Malcolm Turnbull sworn in as Australia’s PM for another term
The Liberal/National Coalition won a one-seat majority of 76 seats, Labor Party won 69 seats, while on the crossbench the Australian Greens, Nick Xenophon Team, Katter's Australian Party, and independents Andrew Wilkie and Cathy McGowan won one seat each.
Malcolm Turnbull on 19 July 2016 was sworn in as the Prime Minister of Australia for another term.
Turnbull was sworn in after a narrow election victory with budget repair and a public vote on same sex marriage among his top priorities.
About 2016 Australian federal election
• The 2016 Australian federal election was a double dissolution election.
• It was held on 2 July 2016 to elect all 226 members of the 45th Parliament of Australia.
• It was the first double dissolution election since the 1987 election.
• In the first week of vote counting after the election, no party had won enough seats in the House of Representatives to form a government.
• On 10 July 2016, Opposition leader Bill Shorten conceded defeat, acknowledging that the incumbent Coalition would certainly be able to form either a majority or minority government. Soon after, Malcolm Turnbull claimed victory.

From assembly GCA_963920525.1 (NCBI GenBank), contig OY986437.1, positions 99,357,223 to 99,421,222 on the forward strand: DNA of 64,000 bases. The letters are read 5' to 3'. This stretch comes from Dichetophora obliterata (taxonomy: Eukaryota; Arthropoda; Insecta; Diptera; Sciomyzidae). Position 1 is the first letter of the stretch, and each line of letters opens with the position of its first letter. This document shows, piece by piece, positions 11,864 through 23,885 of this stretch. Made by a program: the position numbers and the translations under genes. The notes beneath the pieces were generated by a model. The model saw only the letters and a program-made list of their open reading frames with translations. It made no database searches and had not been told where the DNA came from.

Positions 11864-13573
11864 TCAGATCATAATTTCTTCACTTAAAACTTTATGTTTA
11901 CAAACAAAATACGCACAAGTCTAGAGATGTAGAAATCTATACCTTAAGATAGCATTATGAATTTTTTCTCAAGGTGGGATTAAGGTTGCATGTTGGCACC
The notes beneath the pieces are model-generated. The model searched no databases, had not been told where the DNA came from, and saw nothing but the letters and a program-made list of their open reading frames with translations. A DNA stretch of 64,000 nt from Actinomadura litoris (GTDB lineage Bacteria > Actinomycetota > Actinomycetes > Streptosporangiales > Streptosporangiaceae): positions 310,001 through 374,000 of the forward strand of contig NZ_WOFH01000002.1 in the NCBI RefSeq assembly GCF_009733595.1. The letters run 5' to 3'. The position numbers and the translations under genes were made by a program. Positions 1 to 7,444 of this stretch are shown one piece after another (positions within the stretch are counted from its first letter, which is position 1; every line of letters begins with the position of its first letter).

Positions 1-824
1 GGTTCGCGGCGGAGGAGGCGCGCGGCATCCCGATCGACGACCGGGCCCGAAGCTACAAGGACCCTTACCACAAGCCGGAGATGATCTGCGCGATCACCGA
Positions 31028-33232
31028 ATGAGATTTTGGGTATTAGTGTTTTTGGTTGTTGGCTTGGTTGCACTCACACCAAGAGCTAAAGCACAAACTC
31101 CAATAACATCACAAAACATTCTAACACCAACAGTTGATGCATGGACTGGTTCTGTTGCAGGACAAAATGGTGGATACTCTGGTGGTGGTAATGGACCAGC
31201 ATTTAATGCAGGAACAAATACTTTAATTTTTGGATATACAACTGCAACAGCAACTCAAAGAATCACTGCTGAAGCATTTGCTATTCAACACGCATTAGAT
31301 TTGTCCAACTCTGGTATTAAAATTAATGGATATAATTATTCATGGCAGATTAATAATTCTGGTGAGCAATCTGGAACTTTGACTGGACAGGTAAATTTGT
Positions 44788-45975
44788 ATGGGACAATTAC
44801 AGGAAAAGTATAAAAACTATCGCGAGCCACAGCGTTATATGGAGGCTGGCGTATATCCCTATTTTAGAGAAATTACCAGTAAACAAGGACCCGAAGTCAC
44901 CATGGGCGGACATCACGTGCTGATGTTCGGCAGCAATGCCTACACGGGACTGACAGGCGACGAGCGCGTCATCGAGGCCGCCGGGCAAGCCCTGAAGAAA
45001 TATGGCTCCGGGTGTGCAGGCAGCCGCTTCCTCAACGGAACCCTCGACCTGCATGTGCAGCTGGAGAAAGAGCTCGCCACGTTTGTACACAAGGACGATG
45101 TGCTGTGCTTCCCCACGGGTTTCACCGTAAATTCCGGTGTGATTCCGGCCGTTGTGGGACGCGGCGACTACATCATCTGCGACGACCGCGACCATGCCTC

• The Liberal/National Coalition won a one-seat majority of 76 seats, Labor Party won 69 seats, while on the crossbench the Australian Greens, Nick Xenophon Team, Katter's Australian Party, and independents Andrew Wilkie and Cathy McGowan won one seat each.
About Malcolm Turnbull
• Malcolm Bligh Turnbull is the 29th and current Prime Minister of Australia.
• He is the Leader of the Liberal Party.
• He attended Sydney Grammar School.
• He obtained a Bachelor of Arts and a Bachelor of Laws from the University of Sydney.
• He then attended Brasenose College, Oxford as a Rhodes Scholar, where he attained a Bachelor of Civil Law.
• He had attempted Liberal preselection at a 1981 by-election and later at the 2001 federal election.
• He was first elected to the House of Representatives for the seat of Wentworth in New South Wales at the 2004 federal election.
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